How our research is helping children with arthritis like six-year-old Lara

14 December 2022

Biologic drugs, like adalimumab, have improved the lives of almost 2 million people in the UK – and one of these is six-year-old Lara.  

Lara was diagnosed with juvenile idiopathic arthritis (JIA) when she was just two years old. Then, a year later, she was diagnosed with uveitis – an inflammation of the eye, which can lead to sight loss.  

The good news is that Lara is now in remission after taking adalimumab, which was discovered thanks to one of our research trials.  

Lara’s father, Tom, talks honestly about the ups and downs his family has faced, his gratitude for arthritis research, and how he’s feeling more hopeful about the future...

Tom says:

“Lara has juvenile idiopathic arthritis (JIA). There are a few different types, but she's got oligoarticular. That’s when you’re diagnosed and have it in less than five of your joints. Lara was diagnosed just after her second birthday, and we were lucky we got quite a quick diagnosis. Quite a lot of children take a long time to get diagnosed.  

"Arthritis affects your joints so her knee swelled up to twice its size and she couldn’t walk on it. She was crying with pain, she was hobbling around, and she wasn't mobile. When the rheumatologist diagnosed her, we found out that she had it in her elbow as well, so she had a lack of movement there too.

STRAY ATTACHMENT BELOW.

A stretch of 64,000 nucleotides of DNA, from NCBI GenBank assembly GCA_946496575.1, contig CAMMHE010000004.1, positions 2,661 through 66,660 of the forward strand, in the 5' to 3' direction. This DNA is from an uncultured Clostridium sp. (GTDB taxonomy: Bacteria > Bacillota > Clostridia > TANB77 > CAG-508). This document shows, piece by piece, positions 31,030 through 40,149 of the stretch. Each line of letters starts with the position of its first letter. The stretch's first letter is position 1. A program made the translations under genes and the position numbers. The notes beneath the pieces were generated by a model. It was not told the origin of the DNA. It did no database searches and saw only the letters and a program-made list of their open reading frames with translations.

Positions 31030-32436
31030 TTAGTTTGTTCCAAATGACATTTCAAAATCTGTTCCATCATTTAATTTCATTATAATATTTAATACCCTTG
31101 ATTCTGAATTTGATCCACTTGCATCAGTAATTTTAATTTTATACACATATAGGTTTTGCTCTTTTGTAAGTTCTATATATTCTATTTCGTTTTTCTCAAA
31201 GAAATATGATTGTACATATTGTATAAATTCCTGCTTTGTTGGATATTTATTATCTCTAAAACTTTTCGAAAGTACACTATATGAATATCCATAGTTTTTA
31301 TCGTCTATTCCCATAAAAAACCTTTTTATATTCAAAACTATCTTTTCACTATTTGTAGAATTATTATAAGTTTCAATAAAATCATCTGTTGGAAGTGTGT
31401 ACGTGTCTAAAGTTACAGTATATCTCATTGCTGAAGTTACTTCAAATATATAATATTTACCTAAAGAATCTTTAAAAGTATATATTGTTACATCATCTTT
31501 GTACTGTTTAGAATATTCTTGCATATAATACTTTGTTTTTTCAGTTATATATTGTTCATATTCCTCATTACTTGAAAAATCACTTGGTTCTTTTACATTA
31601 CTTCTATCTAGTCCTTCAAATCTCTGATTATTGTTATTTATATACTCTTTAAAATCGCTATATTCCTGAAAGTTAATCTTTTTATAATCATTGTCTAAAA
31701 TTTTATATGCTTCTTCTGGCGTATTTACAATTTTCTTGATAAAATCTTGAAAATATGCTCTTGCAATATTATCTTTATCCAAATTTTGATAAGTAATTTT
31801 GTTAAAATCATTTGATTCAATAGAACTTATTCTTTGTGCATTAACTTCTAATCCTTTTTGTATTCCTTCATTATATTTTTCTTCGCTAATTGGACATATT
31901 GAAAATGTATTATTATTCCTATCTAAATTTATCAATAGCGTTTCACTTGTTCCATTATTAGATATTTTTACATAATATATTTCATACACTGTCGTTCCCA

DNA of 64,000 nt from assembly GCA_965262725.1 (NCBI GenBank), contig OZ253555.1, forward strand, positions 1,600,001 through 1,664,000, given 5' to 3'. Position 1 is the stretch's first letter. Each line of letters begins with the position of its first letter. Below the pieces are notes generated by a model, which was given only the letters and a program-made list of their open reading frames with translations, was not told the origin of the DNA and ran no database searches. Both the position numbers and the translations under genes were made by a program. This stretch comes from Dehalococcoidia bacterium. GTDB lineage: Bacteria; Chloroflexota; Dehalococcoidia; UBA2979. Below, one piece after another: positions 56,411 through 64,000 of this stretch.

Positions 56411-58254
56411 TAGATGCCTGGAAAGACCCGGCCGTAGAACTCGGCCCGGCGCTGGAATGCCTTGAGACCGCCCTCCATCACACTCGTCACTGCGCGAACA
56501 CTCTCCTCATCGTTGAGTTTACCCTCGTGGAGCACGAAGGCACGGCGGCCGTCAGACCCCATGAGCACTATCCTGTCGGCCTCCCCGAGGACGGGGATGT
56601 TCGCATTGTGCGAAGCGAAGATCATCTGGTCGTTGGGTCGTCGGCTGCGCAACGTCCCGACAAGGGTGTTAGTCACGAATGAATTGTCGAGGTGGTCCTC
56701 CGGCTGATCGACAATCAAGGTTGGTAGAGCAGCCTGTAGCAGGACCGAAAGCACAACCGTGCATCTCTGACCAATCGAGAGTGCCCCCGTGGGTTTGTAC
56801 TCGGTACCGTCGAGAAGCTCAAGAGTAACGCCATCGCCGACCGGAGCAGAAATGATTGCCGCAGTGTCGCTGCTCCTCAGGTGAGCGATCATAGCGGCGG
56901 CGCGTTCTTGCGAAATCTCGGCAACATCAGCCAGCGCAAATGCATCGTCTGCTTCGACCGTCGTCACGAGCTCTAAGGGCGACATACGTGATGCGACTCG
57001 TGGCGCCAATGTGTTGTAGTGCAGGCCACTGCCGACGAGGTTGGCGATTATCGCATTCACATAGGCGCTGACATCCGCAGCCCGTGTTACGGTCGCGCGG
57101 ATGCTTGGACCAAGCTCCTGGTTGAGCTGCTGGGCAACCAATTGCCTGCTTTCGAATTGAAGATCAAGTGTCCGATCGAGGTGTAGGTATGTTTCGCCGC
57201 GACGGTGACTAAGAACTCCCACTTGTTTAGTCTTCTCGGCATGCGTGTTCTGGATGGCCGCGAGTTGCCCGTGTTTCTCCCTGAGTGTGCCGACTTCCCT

One of the other surprising things was fatigue. When she was having a flare, there were times she would sleep for around 14 hours, and you could hardly wake her up. That was quite hard on her.

Tom, Lara's father

"Thankfully her joints weren’t affected for too long. It was about a year. She had a few steroid injections, but you can’t keep doing that because they can eventually cause damage. Then she started having methotrexate injections and they seem to have kept the joints under control.   

Lara’s uveitis diagnosis  

"Around the same time, we found out that Lara had uveitis, which is inflammation of the eye. This has caused her so many more problems. 

"She had regular eye appointments because she was at risk of uveitis because of her gender, her age and because she was diagnosed with oligoarticular arthritis. It was fine at the start but then they found that she had a flare-up in her eyes. It was bad in one eye and not so bad in the other. 

"It was causing her cataracts and her vision went blurry. We tried eye drops and steroid eyedrops, but they didn’t help her.  

"Next, she was given a drug called adalimumab. It took a couple of months, but that finally got the inflammation in her eyes under control.  

"Then it was a case of trying to fix the more permanent damage. She had cataract surgery, and she had the lens taken out of one of her eyes. She now has a daily contact lens too.   

Lara and her sister

"Some of the eye drops help the inflammation but then increased her eye pressure. She got glaucoma from the high eye pressure and had to have more surgery to help. We’ve also tried eye patching, and she’s got different glasses which turn into sunglasses in bright light as well.